Oct.2, 2013

3D scanning and 3D printing techniques have been used by Chocolate fans in Japan to create miniature chocolate sculptures. Their faces are scanned and then turned into a chocolate mold, using 3D printing technology. And now, Brian Begun, a visual effects artist wants to use 3D scanning and 3D printing techniques to mold and design chocolate and he is currently raising funds on indiegogo.

"With a passion for creativity, and a knack for creative problem solving, I decided to take my almost 20 years experience in the entertainment business as a digital artist and apply it as a chocolate designer." said Begun. "This change came while my wife and I were planning our wedding, and decided to have custom designed chocolate for all our guests. We ended up doing the work ourselves, and during this process I realized that the way chocolate was molded was fairly limiting. After much thought, and research I invented a new way to produce more detailed and unique chocolate design."

As a result, Begun founded his company "Everything's Made Of Chocolate".

Begun says his process utilizes 3D scan and 3D printing technology which allows him to be able to create molds based on actual objects like heirlooms, personal items and corporate logos. "Not only can we maintain comparable detail to a replicated object, but can create our molds out of almost anything without destroying or damaging the original. We can also easily change the size of the mold on demand. Using computers and 3d geometry also gives us the flexibility to incorporate two-dimensional images, (photos, paintings and logos) into chocolate designs as well."

Surprisingly this process is now patent pending - a provisional patent has been submitted to the United States Patent and Trademark Office, and that the company has received a "filing date". The workflow using 3D scanning, data manipulation, 3D printing to create chocolate face or sculptures has been used for long by makers. What is the unique process in Begun's invention? You can check out the patent pending file here and let us know in the comment.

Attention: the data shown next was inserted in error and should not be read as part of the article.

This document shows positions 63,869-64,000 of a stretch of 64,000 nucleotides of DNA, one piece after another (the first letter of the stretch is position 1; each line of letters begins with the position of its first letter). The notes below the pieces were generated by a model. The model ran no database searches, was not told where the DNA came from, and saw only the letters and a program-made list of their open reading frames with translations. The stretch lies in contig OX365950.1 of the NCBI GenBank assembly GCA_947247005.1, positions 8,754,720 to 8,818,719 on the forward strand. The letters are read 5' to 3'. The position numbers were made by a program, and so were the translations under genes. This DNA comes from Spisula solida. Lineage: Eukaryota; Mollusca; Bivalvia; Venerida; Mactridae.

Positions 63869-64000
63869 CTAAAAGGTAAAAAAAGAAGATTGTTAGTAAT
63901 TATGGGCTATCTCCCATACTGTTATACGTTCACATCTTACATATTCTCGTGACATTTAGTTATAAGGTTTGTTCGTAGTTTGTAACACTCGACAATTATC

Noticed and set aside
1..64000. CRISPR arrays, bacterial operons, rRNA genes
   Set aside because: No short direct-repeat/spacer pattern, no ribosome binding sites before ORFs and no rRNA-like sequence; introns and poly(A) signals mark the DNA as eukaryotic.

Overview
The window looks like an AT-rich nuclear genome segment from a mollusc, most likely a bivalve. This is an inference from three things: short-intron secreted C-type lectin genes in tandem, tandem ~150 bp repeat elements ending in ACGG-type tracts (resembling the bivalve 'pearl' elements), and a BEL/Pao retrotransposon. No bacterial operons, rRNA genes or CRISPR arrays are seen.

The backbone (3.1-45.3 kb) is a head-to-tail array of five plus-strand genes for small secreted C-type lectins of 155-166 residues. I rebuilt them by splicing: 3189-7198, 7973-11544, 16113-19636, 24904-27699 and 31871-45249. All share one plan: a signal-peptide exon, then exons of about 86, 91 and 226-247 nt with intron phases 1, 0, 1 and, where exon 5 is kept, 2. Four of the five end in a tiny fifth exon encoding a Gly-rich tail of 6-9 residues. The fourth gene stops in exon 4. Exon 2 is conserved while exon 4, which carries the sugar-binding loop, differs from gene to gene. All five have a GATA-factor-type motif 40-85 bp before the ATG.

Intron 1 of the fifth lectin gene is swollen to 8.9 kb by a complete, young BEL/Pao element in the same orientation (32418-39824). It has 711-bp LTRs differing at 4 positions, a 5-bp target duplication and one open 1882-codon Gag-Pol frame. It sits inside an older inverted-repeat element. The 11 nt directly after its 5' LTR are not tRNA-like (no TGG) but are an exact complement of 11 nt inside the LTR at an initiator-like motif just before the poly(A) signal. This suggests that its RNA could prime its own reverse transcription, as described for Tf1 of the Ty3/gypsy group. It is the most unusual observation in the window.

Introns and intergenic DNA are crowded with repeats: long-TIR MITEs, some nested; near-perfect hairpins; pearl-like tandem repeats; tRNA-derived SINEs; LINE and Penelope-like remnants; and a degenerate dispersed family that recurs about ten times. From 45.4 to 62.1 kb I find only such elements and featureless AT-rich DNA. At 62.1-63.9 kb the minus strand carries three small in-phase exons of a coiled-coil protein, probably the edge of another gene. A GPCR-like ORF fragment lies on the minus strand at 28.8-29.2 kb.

Brian has launched his project on indiegogo for "crowd-sourced" funding. Watch video below the project introduction:

 

Posted in 3D Printing Applications

 

 

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Anja wrote at 10/2/2013 7:14:09 PM:

@Perry Engel: It is in Files > Our Patent Pending Process, where you can download a pdf file.

Perry Engel wrote at 10/2/2013 7:09:49 PM:

Did not see what the patent claims are on the link. Can you be more specific as to where I can find it? Without knowing the specifics, I don't see a claim that would be enforcable. I suspect the "patent pending" is a marketing ploy. is it a utility patent? or a design patent? pending means not yet approved (and might not be). so,, if you are doing a start-up it makes for good marketing to sound like you have exclusive rights to a process. Even if that workflow has been seen in prior art (several instructables and thingiverse postings come to mind) I think the patent (if it is in fact pending) is probably a design patent (this was what was called in the toy industry "a red button patent" not something that could be realistically enforced.)

pixeldoppleganger wrote at 10/2/2013 7:02:52 PM:

Welcome to the new world of business 3.0 USA style Undeliverable kickstarted projects/ideas/fantasies & Indiegogo handouts. Layer this with pseudo patent trolls and a overwhelmed patent office and one sees where we are headed... High unemployment with college grads should only compound this ridiculousness, as we'll see more 'start ups'

Anita wrote at 10/2/2013 1:09:02 PM:

Patent!?! Are you kidding me? He could have take it from this June post: http://b9creator.com/support/?mingleforumaction=viewtopic&t=653

Tim wrote at 10/2/2013 5:03:37 AM:

This is ridiculous. Brian is using indiegogo to fund a business, not a product. He's applied for a patent for his unoriginal "invention" despite the glut of prior art on making chocolates using 3D scanning and printing. If he wants to make a profitable business out of this, he should come to indiegogo with an actual product, or court investors, where he will be accountable to outsiders. I personally think it's ridiculous to patent an idea that you're planning to crowdsource but I'm not the arbiter of indiegogo or kickstarter.



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